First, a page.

You can purchase a car at any time, if you are paying cash. Financing, on the other hand, is much more difficult.
Today I had a current client ask me about financing a newer car in the middle of her chapter 13 case. She surrendered an upside-down vehicle in her chapter 13, and she was tired of borrowing vehicles from friends and family. I responded to her email and gave the following steps:
What options would I have if I need to buy a car? I surrendered mine when I filed and but now that I am moving to XXXX I’m not sure if I will be able to function out there without one. Can you let me know if this is possible?
Yes, but it’s obnoxious.
If there is any way that you can have someone else finance it in their name, and you make the payments, do so. Otherwise, here is how you finance a car in a chapter 13:
1. go to a dealership and tell them how much you can spend on a car and that you are in a 13,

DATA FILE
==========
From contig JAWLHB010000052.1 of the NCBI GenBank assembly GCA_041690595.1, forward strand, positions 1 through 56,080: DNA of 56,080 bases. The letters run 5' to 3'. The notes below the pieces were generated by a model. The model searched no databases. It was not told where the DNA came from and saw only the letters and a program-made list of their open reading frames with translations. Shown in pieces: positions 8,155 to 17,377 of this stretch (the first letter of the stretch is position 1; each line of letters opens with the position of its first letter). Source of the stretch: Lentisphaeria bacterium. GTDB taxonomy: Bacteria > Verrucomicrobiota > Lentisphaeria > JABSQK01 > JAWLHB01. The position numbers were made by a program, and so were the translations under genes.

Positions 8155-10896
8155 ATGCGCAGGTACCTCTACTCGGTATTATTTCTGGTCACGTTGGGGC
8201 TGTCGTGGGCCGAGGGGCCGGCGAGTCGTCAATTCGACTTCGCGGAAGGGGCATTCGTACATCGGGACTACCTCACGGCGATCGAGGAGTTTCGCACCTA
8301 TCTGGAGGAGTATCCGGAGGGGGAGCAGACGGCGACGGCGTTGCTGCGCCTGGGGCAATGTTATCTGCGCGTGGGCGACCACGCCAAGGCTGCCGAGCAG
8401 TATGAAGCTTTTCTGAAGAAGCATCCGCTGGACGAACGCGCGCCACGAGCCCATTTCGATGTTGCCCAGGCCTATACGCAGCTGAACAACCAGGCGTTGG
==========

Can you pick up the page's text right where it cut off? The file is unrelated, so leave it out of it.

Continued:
2. they will show you a type of car you might be able to buy,
3. sign a purchase contract and have them draft up the finance agreement,
4. send it to me,
5. I file a motion with the court, and then we wait 30 days for the court to approve it,
6. the court awards about $500 in additional fees that you have to pay out (through your chapter 13 payments),
7. go back to the dealership and show them the signed order, and then,
8. you can finally drive a car off the lot similar to the one you originally looked at over a month ago.
I stand firm with the adjective above, “obnoxious.” I also didn’t tell her that the court will
usually only allow a car under about $400 a month, it has to fit your budget, and the court
frowns on luxury (Cadillac) or sports (Mustangs) vehicles.
If you can buy something with cash, always do so. It’s much cheaper, and your insurance is
cheaper as well. If you’re not in that kind of situation, then try to finance something as cheap as
you can stomach that will still get you from Point A to Point B.